VENICE

Sync into Italy’s floating city.

Venice Guide

In Venice, there are 417 bridges and 72 of those are privately owned.

Italy is on Central European Time (CET) during most of the year, and Central European Summer Time (CET+1) during daylight savings time/the summer.

Italy is part of the Schengen Agreement, meaning that entering Italy from most other parts of the EU is pretty easy. There are no border checkpoints or customs. Document and customs checks remain standard if arriving from (or departing to) a non-Schengen country.

If you are an EU or Swiss citizen, you can travel to Italy with your national identity card alone. All other nationalities need a valid passport. Visas are not generally required if you are staying less than 90 days (or at all for EU citizens), for citizens of countries including, Australia, Canada, Israel, Japan, New Zealand, Switzerland and the USA.

If you are entering Italy for more than 90 days or for any reason other than tourism (such as study or work) you may need a specific visa. See vistoperitalia.esteri.it or contact an Italian consulate for details.

Ensure your passport is valid for at least six months beyond your departure date from Italy.

Although Venice is globally known as a romantic destination specifically for honeymooners, it’s also a great option for solo travelers thanks to its safety. You can even feel at ease speaking to strangers. It’s highly recommended that you spend a few days there so you can be well acquainted with the city.

The only worry you may have is to watch out for pickpockets in congested and touristic areas, just like in most Italian cities. If you stick around the canals and campos (city square), you can feel safe to walk around alone.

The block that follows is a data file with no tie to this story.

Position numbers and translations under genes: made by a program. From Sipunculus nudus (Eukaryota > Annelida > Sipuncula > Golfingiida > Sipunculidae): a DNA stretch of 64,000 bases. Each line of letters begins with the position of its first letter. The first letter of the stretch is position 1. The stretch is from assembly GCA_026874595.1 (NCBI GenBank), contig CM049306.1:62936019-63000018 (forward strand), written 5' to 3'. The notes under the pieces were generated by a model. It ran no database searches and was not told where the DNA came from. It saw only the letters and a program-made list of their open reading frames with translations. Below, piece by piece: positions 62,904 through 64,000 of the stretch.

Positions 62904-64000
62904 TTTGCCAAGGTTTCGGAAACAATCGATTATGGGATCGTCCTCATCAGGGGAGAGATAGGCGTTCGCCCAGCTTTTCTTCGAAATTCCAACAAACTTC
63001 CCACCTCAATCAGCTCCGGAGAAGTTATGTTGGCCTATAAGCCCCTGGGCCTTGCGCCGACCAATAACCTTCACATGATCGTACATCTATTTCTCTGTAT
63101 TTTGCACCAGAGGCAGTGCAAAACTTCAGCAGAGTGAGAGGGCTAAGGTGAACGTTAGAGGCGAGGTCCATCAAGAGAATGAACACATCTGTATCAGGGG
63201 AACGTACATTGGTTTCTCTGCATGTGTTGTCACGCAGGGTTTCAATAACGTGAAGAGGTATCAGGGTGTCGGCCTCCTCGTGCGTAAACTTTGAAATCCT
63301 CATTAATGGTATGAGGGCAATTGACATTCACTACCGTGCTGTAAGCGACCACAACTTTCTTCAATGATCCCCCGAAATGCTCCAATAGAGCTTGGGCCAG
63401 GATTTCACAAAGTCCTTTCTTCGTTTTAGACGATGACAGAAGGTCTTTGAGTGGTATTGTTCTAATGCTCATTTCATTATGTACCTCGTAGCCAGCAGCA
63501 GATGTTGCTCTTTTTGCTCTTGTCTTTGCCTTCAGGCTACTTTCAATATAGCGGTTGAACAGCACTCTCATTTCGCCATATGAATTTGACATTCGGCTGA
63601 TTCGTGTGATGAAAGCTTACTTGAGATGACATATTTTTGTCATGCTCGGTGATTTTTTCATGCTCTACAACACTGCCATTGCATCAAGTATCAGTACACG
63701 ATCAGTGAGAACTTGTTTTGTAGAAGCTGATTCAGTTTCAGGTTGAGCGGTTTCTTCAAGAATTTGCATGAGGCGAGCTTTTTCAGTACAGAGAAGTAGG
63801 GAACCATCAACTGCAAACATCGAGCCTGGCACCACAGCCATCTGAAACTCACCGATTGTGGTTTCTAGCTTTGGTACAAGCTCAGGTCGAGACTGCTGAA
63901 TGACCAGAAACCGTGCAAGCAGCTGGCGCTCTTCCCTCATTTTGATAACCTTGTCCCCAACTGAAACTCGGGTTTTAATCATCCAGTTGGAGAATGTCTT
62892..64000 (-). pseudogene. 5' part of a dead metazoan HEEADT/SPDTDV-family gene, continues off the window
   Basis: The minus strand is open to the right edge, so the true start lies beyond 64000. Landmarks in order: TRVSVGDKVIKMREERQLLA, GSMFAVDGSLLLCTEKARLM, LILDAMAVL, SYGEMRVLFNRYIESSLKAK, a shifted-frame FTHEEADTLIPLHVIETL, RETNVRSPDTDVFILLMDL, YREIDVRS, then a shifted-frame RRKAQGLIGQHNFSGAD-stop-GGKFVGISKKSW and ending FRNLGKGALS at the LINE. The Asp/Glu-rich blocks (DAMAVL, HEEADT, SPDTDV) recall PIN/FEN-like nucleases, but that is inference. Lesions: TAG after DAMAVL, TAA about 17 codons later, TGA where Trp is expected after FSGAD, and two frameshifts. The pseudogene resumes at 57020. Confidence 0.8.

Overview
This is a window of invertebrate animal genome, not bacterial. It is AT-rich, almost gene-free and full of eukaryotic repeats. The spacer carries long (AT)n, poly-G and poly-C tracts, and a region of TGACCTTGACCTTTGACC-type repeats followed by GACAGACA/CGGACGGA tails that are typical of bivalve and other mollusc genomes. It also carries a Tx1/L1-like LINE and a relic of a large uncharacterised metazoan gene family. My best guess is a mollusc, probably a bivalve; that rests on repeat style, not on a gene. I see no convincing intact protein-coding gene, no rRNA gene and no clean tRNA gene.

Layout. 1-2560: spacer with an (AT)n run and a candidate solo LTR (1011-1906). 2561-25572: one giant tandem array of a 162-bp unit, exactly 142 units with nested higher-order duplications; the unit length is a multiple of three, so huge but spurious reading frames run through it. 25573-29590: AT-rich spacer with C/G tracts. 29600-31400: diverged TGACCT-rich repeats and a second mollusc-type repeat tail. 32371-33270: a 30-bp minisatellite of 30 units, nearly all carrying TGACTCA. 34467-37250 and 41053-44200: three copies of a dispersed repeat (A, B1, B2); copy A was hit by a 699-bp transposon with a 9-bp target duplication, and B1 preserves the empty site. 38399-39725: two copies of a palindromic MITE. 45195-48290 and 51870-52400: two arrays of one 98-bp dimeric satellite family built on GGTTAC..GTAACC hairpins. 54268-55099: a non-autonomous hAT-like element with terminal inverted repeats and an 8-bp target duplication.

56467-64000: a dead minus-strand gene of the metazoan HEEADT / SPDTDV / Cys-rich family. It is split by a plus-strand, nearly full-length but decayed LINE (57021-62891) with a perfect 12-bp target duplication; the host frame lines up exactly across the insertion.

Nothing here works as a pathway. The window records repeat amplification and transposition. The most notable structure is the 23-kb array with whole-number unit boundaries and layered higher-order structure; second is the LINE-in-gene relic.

Florence is simply one of those places that’s lovely to visit pretty much all year round. Although July and August are extremely hot, meanwhile November through March can be on the colder side. The most popular months span from May through October. But if you REALLY want to save some cash, don’t go during summer time when prices are high. Spring and autumn are the best time for less tourists and cheaper accommodations.

Italian is the main language of Italy, although many Italians also understand and speak English well, especially in restaurants, shops, and hotels in large cities. Here are a few words to get you through a trip.

Hello/Goodbye = Ciao (informal)

Good morning/Hello = Buongiorno

Good afternoon/Good evening = Buonasera

Goodbye = Arriverderci

Goodnight = Buonanotte

Yes = 

No = No

Please = Per favore

Thank you = Grazie (grah-tsee-eh)

You’re welcome = Prego

I’m sorry = Mi dispiace

Excuse me/I’m sorry = Scusa

Do you speak English? = Parla inglese?

I don’t speak Italian = Non parlo italiano

Venice is filled with tourists, and locals have been complaining for years. So here are some tips to keep those frowns away: